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Guidelines for Employers - Notice to Employee and Job Candidate

13.12.20 | 09:53  

Attached for your perusal is a memorandum on the subject of the "Notice to Employee and Job Candidate (Terms of Employment, Selection Procedures and Recruitment) 5762- 2002" which we hope you will find to be of interest. You are welcome to contact our firm should you have any question or require any clarification regarding the contents of this circular.

  1. The spread of the coronavirus has created a situation in which every job vacancy in the economy attracts a large number of candidates. We therefore considered it appropriate to clarify the guidelines applying to employers regarding the obligation to give notice to a job applicant pursuant to the Notice to Employee and Job Candidate Law (Terms of Employment, Selection Procedures and Recruitment), 5762-2002 (hereinafter: "the Law").
  2. The purpose of the law was made very clear in the explanatory notes that accompanied the Bill for its amendment, in which it was written as follows:

    "In the modern job market many candidates apply for every vacancy. Consequently, over the years, disdain has been created for the job applicant's status, with the employer's basic moral obligations towards the interviewee regarding completion of the job interview or the job selection process being completely ignored.
    Candidates find themselves waiting a long time to receive a negative or positive answer regarding their acceptance for the position or alternatively waiting for some contact to be made by the potential employer.
    Occasionally, job applicants even stop the process of looking for another position, so as not to miss the opportunity to get the one which they desire, a strategy which may result in them missing out on other potential jobs.
    The Bill is intended to correct this distortion and to compel the employer to notify the job applicant whether he has been accepted for the position or not, within …. days from the moment when the matter was decided"
  3. Therefore, the Law is intended to regulate the status of a job seeker vis-à-vis potential employers and to ensure that they treat him correctly. Giving the notice regarding acceptance or non-acceptance shall enable the job candidate to have a normal life while seeking a position which is compatible with his aspirations and skills and shall prevent him from becoming frustrated and missing out on other jobs which he could apply for during this time.
  4. Who does the obligation to give the aforementioned notice apply to? The obligation applies to all employers, except in the following cases: (1) the recruitment procedures of a business which employs less than 25 workers. (2) job selection procedures for a temporary position of not more than thirty days (3) vacancies in the catering industry.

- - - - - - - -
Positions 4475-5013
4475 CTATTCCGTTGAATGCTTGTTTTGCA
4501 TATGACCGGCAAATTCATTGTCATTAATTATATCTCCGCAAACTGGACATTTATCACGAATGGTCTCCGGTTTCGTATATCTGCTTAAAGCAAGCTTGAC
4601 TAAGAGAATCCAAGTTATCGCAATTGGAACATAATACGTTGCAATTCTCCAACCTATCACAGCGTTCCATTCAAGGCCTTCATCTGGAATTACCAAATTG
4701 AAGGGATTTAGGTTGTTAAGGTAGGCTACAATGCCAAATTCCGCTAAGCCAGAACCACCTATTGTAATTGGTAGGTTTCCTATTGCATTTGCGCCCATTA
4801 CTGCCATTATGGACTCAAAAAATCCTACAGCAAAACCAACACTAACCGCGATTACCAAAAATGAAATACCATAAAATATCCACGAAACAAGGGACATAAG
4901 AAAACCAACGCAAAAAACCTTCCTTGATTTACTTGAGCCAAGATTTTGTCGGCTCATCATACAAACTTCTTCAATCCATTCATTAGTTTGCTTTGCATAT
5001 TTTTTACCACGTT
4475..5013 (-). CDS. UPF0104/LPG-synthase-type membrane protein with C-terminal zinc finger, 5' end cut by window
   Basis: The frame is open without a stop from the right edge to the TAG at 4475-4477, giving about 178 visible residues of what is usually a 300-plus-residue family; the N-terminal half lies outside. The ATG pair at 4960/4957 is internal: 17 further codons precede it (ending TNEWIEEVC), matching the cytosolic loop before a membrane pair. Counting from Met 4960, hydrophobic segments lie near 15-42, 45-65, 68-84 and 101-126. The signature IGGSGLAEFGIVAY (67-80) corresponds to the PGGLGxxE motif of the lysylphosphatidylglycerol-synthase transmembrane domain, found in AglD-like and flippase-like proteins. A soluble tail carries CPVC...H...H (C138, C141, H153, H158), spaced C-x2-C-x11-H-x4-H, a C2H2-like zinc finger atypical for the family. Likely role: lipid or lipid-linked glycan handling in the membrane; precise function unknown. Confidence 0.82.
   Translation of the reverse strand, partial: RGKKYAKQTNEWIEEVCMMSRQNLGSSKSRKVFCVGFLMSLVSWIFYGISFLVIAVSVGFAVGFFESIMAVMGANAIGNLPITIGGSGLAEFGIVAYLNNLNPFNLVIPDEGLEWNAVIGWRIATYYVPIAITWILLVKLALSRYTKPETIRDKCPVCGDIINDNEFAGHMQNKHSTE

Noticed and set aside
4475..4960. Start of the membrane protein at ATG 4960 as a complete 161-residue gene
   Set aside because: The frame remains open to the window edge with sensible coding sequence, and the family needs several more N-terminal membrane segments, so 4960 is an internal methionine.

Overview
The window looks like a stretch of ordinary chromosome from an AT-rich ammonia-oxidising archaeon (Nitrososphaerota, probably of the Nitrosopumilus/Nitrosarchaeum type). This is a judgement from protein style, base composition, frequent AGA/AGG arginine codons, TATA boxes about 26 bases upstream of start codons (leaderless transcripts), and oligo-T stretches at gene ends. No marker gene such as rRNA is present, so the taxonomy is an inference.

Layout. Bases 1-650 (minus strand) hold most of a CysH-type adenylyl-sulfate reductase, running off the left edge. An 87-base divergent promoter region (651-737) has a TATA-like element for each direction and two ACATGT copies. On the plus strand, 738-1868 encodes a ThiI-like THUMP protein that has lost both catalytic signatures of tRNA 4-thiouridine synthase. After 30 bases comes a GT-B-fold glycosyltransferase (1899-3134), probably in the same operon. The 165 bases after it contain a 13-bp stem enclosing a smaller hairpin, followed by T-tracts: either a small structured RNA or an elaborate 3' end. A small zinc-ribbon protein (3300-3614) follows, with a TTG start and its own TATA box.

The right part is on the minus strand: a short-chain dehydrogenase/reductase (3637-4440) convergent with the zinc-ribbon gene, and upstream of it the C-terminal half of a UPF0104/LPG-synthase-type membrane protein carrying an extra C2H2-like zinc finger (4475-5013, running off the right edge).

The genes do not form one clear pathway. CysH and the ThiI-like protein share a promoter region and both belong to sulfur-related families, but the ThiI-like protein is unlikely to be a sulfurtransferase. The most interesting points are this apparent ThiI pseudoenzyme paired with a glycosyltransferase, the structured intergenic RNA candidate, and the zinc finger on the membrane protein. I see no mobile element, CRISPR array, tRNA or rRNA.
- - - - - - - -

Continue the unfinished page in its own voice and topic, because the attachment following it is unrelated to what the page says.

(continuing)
5. The details which must be be included in the notice: According to the Law, the notice to the applicant must include the following details:

(1)        The name of the employer and the name of the job applicant;

(2)        The commencement date of the job selection procedures and, unless he is the employer, the identity of the party conducting them.

(3)        The position or positions for which the selection procedures are being conducted;

(4)        The name and position of the person sending the notice on behalf of the employer.

  1. How to send the notice: The notice to the job applicant can be given verbally, in writing, or by any other electronic or technological means (including by email, SMS, etc.). We recommend that the notice be given in writing rather than verbally, in order to avoid future disagreements.
  2. Date of giving the notice: The Law requires an employer to notify a job applicant of the progress being made in the selection procedures, at least once every two months from the day on which the applicant began his participation in those procedures.

    Should it be decided not to hire the candidate for the job - notice of this must be given to him within fourteen days from the day on which another person was recruited for the position (even if less than two months have passed since the candidate participated in the employer's selection process). Of course, should the candidate being rejected, then he must be notified as soon as possible, regardless of whether or not the vacancy was filled by another candidate.
  3. Breach of the notice obligation: Even if he suffered no pecuniary loss as a result thereof, any candidate who did not receive a notice from the employer regarding the status of the selection and recruitment procedures may petition the Regional Labor Court for compensation.

    The Labor Court shall may award whatever amount of compensation it deems appropriate in the circumstances of the case, without limitation.
  4. Notwithstanding the foregoing, our assessment is that the courts shall exercise this power with great caution and only where an employer has manifestly and flagrantly violated the duty of good faith or made misrepresentations to the job applicant which caused him to "lose" another position. Of course, our clear recommendation is to avoid such cases from the outset by adhering to the provisions of the Law and following a scrupulous and methodical procedure in the matter.
  5. We shall of course be pleased to give individual legal advice on the subject as required.